Guide to Medicare: Shop smart for a Part D drug plan

Guide to Medicare: Shop smart for a Part D drug plan


Nearly 90% of people enrolled in Medicare don’t take advantage of the opportunity to make changes to their health coverage without paying a penalty during the program’s annual open enrollment period of Oct. 15 to Dec. 7.


In fact, only about one in 10 of the 58 million current Medicare beneficiaries opt to switch up their coverage, according to the Henry J. Kaiser Family Foundation, a non-profit organization that analyzes health policy.


The downside of not taking action during open enrollment is that Medicare beneficiaries miss the chance to not only find a plan that better fits their needs, but also the opportunity to save some money, cautions Leslie Fried, senior director of the Center for Benefits Access at the National Council on Aging.


This is especially true of the Part D prescription drug plans, which anyone enrolled in a traditional Medicare policy (approximately two-thirds of all beneficiaries) needs to have.


To streamline the process of picking a plan, Fried recommends seniors focus on answering the following three questions when considering which Part D program to choose:


1. Does the drug plan in question cover your prescriptions?


2. What will your out-of-pocket costs be?


3. Can you fill prescriptions at your preferred pharmacy?


The rates for next year’s premiums for Part D plans have yet to be announced.


But according to Fred Riccardi, director of client services for the Medicare Rights Center, a non-profit that helps people access affordable health care, “The Medicare Trustees are predicting in 2018 that the standard Part D premium will be stable and could remain at $34 per month.”


Still, he doesn’t advise people pick a plan based solely on their monthly payment.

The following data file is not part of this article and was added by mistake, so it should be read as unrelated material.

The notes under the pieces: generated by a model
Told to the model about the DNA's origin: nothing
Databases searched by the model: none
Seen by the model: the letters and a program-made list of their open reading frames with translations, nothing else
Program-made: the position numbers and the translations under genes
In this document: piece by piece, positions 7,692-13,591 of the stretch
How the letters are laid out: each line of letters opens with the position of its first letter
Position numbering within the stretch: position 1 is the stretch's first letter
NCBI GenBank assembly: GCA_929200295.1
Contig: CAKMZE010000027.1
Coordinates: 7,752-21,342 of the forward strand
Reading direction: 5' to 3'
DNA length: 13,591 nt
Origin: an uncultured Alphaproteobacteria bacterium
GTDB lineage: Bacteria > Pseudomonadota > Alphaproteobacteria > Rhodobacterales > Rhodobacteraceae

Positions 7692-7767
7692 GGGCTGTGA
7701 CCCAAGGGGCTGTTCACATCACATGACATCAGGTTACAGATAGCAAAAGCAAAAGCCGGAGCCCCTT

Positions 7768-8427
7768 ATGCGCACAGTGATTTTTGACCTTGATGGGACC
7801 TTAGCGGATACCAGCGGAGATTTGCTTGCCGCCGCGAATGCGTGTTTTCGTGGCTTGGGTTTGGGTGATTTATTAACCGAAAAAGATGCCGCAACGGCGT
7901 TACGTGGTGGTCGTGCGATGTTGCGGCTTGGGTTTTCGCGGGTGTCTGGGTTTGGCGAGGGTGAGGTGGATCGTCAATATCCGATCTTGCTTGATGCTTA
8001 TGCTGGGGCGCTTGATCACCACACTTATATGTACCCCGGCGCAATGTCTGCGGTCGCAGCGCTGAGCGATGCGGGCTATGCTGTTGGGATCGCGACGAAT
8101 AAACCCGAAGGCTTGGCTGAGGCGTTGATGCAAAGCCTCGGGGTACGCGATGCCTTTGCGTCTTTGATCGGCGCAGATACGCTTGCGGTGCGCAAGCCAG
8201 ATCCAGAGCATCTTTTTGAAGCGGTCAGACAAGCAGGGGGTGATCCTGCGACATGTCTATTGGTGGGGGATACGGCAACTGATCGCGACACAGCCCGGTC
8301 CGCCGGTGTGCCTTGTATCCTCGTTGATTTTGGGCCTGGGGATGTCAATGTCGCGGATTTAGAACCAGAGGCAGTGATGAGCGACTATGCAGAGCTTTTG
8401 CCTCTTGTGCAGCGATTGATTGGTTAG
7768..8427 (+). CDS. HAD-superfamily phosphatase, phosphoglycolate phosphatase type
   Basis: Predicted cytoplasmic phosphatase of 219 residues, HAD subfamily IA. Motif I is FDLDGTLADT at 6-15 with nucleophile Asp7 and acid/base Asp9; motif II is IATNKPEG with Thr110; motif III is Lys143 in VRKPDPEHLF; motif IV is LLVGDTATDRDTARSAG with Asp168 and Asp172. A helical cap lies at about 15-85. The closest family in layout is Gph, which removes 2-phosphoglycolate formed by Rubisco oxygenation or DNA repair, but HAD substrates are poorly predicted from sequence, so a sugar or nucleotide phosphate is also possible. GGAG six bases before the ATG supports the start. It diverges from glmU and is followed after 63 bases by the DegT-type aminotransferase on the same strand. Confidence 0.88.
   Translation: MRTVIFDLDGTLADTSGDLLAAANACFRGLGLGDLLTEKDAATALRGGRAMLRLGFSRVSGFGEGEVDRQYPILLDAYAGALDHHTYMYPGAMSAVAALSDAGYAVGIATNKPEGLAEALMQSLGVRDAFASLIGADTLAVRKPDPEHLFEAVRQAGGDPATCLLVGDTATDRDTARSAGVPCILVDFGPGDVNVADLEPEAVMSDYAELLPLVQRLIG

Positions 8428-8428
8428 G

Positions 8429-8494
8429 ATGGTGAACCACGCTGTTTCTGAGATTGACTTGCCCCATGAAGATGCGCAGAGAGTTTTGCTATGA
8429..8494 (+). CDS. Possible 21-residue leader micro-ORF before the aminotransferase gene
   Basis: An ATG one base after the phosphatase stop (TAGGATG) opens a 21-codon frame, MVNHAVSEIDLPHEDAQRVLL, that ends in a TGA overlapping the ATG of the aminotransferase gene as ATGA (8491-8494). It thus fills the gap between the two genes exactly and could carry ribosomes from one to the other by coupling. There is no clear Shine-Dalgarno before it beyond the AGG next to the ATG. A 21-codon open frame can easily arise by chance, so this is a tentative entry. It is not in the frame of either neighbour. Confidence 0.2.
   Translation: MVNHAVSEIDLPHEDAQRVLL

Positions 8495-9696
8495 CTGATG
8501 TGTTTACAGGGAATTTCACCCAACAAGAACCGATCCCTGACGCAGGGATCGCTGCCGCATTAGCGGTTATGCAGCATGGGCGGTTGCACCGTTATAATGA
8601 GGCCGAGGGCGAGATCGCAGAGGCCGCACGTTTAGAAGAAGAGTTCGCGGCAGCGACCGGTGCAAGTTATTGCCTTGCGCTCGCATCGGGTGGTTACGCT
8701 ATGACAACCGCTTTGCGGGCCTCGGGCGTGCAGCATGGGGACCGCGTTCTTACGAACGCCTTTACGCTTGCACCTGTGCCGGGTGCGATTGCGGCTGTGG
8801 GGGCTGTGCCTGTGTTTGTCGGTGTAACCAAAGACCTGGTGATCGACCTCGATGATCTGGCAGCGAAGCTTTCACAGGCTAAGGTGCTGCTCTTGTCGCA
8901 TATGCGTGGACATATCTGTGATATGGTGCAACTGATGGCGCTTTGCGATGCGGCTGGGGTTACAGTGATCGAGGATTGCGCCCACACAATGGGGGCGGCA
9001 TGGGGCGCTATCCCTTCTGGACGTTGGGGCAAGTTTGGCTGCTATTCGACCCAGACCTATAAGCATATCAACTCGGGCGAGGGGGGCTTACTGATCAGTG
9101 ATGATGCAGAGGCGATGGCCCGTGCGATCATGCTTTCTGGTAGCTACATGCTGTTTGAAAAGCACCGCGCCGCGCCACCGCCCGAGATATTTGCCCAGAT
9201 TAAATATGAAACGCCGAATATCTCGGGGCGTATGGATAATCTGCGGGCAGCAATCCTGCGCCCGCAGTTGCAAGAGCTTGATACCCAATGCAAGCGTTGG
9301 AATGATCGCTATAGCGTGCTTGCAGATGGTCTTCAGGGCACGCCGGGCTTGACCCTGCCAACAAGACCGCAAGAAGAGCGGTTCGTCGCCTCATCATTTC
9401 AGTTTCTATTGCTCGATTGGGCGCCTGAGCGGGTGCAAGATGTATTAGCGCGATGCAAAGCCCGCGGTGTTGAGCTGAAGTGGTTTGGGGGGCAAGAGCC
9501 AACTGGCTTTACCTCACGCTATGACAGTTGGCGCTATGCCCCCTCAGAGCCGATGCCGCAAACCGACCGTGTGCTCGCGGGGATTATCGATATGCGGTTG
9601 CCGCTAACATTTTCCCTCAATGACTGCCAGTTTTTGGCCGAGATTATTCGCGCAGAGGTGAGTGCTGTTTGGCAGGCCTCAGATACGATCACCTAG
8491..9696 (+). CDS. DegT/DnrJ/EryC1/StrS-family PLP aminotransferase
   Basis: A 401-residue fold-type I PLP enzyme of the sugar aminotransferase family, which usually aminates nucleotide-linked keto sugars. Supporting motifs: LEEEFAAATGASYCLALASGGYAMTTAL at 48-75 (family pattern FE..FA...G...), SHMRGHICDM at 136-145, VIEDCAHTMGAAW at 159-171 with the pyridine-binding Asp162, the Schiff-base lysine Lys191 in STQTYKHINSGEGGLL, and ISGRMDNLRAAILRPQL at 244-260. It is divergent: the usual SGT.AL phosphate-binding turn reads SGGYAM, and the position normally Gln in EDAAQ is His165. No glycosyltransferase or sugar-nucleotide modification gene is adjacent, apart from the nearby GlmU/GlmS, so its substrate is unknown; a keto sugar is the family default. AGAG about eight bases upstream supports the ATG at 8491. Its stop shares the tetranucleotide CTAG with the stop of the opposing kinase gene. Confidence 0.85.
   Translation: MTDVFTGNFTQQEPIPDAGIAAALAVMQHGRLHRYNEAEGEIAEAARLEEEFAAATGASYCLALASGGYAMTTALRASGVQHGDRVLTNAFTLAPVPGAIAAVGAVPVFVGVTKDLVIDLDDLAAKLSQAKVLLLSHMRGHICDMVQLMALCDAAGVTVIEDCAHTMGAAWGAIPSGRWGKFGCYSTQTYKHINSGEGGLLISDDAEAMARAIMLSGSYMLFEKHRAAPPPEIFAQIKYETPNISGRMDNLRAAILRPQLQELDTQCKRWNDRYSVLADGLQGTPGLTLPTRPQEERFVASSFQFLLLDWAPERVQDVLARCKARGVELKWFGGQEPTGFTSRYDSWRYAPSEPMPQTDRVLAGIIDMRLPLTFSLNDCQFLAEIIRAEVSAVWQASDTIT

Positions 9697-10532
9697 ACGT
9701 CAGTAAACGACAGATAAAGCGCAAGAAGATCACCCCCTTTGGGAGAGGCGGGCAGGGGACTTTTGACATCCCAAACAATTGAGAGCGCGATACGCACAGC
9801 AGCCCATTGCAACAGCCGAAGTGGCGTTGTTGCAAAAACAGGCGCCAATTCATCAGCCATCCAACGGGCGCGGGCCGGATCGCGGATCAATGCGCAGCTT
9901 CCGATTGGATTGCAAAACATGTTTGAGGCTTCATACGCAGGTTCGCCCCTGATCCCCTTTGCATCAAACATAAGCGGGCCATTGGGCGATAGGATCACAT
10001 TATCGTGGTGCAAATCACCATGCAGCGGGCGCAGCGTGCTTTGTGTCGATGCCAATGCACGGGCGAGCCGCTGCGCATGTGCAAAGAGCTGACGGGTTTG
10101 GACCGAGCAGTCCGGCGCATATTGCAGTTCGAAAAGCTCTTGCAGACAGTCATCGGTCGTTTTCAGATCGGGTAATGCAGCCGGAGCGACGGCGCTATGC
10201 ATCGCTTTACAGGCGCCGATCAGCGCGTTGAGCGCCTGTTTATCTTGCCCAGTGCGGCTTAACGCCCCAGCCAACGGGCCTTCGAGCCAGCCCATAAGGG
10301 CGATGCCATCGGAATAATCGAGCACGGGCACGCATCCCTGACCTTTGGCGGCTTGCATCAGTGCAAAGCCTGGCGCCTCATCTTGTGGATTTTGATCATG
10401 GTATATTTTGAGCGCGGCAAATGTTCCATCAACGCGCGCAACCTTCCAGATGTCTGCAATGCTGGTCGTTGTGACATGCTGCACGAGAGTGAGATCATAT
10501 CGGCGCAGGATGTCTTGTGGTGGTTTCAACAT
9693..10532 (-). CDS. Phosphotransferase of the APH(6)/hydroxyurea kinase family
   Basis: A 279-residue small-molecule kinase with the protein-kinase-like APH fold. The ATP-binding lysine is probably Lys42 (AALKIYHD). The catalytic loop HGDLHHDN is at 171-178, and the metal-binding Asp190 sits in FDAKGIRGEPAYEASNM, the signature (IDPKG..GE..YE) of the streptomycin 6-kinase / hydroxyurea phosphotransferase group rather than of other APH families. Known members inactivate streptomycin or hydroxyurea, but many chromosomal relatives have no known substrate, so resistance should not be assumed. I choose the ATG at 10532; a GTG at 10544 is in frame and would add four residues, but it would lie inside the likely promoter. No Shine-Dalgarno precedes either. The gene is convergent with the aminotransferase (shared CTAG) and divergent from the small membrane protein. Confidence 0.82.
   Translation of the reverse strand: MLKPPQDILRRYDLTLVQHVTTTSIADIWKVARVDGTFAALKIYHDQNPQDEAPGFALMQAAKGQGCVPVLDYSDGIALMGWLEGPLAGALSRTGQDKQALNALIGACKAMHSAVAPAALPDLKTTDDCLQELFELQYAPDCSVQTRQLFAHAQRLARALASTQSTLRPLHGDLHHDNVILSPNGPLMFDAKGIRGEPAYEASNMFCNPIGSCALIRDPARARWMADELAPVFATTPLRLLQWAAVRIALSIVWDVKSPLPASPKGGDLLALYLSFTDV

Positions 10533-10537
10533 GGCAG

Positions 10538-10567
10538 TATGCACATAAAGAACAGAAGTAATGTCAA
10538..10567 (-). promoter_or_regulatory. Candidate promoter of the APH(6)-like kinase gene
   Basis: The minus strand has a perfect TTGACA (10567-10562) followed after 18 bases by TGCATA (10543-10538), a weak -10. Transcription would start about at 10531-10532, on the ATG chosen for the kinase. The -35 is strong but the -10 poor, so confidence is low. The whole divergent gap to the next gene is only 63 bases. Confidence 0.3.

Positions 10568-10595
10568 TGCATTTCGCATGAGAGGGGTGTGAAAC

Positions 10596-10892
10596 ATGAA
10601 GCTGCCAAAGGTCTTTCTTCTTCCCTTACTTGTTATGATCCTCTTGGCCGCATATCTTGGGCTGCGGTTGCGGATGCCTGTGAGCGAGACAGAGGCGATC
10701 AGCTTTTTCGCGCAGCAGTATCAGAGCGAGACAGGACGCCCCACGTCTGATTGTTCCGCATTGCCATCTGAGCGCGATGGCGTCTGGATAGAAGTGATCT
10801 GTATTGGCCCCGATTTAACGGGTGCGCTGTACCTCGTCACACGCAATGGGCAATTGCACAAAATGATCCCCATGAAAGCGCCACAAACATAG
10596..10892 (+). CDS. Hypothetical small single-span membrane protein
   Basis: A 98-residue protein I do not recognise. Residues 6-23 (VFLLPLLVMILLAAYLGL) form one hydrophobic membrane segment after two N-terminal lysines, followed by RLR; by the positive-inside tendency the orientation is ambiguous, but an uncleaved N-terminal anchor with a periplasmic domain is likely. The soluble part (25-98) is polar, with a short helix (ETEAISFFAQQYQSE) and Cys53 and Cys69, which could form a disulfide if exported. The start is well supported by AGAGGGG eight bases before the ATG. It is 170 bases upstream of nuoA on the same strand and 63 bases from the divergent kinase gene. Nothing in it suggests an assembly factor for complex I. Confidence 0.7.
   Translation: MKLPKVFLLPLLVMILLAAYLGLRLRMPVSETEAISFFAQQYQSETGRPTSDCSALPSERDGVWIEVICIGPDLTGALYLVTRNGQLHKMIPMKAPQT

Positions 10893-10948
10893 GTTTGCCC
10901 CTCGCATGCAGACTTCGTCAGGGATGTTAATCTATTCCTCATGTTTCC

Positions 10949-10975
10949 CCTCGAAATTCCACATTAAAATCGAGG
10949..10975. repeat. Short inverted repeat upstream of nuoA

“Some people tend to be primarily concerned about the premium and the deductible, but the actual cost of the medication and its coverage — whether it’s covered or not — is really important,” he says.


Seniors should take the time to compare the costs of medication across different plans “because it can vary widely,” Riccardi adds.


“Knowing whether there’s prior authorization or a quantity limit, and understanding how much the medication would cost throughout the year — since there are different phases of cost depending how expensive the medication may be — are also important.”


The reason that knowing how much you’re owed from your prescriptions is so helpful is because every Part D drug plan has something called an initial coverage limit, also known as a donut hole.


Next year, once a beneficiary and his or her insurance company have paid a combined $3,750 for prescription drugs, they’ll fall into this gap, at which point the health care provider is no longer responsible for covering drug costs.


Instead, the beneficiary shares the cost of expenses, up to $5,000, with the company that manufactured their medications.


“With the donut hole, there’ll be a 65% pharmaceutical manufacturer discount on brand-name drugs for folks who end up in the coverage gap in 2018,” Riccardi says. “Then, the beneficiary is responsible for 35%.”


So if it costs $100 to fill a prescription, the out-of-pocket costs for the insured would be $35.


“For generics in 2018, the consumer would be responsible for 44% in the donut hole,” says Riccardi.


The easiest way to compare Part D prescription drug plans is by going online to medicare.gov and using its plan finder; calling the Medicare helpline at 800-Medicare; or receiving in-person assistance from a State Health Insurance Assistance Program (SHIP), which is known as HIICAP (the Health Insurance Information, Counseling and Assistance Program) in New York State.


For more information on HIICAP, visit aging.ny.gov or call 800-701-0501.

Tags:
medicare
prescription drugs

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